We have now considered the varieties of the deliberative or supreme power in states, and the various arrangements of law-courts and state offices, and which of them are adapted to different forms of government. We have also spoken of the destruction and preservation of constitutions, how and from what causes they arise.

Of democracy and all other forms of government there are many kinds; and it will be well to assign to them severally the modes of organization which are proper and advantageous to each, adding what remains to be said about them. Moreover, we ought to consider the various combinations of these modes themselves; for such combinations make constitutions overlap one another, so that aristocracies have an oligarchical character, and constitutional governments incline to democracies.

When I speak of the combinations which remain to be considered, and thus far have not been considered by us, I mean such as these: when the deliberative part of the government and the election of officers is constituted oligarchical, and the law-courts aristocratically, or when the courts and the deliberative part of the state are oligarchical, and the election to office aristocratical, or when in any other way there is a want of harmony in the composition of a state.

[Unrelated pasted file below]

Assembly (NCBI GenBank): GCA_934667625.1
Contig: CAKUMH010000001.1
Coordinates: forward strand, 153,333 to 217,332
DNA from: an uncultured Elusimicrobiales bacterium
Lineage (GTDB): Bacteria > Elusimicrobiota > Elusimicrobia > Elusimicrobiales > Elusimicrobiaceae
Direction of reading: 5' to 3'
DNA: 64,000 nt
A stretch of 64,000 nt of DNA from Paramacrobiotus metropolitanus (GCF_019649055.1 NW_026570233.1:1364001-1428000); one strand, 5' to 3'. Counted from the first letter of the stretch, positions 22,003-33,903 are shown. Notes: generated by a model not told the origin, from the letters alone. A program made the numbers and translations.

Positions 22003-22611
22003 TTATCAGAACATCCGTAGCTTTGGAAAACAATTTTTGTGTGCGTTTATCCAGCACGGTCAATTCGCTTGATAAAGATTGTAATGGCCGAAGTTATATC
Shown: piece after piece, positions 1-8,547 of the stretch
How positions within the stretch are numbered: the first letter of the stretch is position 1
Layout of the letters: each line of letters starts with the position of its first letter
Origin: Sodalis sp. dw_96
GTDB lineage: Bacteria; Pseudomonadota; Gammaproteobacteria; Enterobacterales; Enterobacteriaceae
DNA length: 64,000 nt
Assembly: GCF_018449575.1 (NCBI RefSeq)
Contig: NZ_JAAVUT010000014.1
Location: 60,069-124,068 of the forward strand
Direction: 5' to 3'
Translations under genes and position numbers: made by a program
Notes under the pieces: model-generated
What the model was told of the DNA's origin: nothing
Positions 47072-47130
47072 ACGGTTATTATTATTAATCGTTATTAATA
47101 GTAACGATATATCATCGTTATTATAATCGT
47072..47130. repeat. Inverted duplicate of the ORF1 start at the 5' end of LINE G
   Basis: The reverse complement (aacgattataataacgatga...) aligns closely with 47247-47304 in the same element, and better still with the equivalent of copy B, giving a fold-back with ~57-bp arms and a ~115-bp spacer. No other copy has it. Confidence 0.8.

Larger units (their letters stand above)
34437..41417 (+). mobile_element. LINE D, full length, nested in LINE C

I have shown already what forms of democracy are suited to particular cities, and what of oligarchy to particular peoples, and to whom each of the other forms of government is suited. Further, we must not only show which of these governments is the best for each state, but also briefly proceed to consider how these and other forms of government are to be established.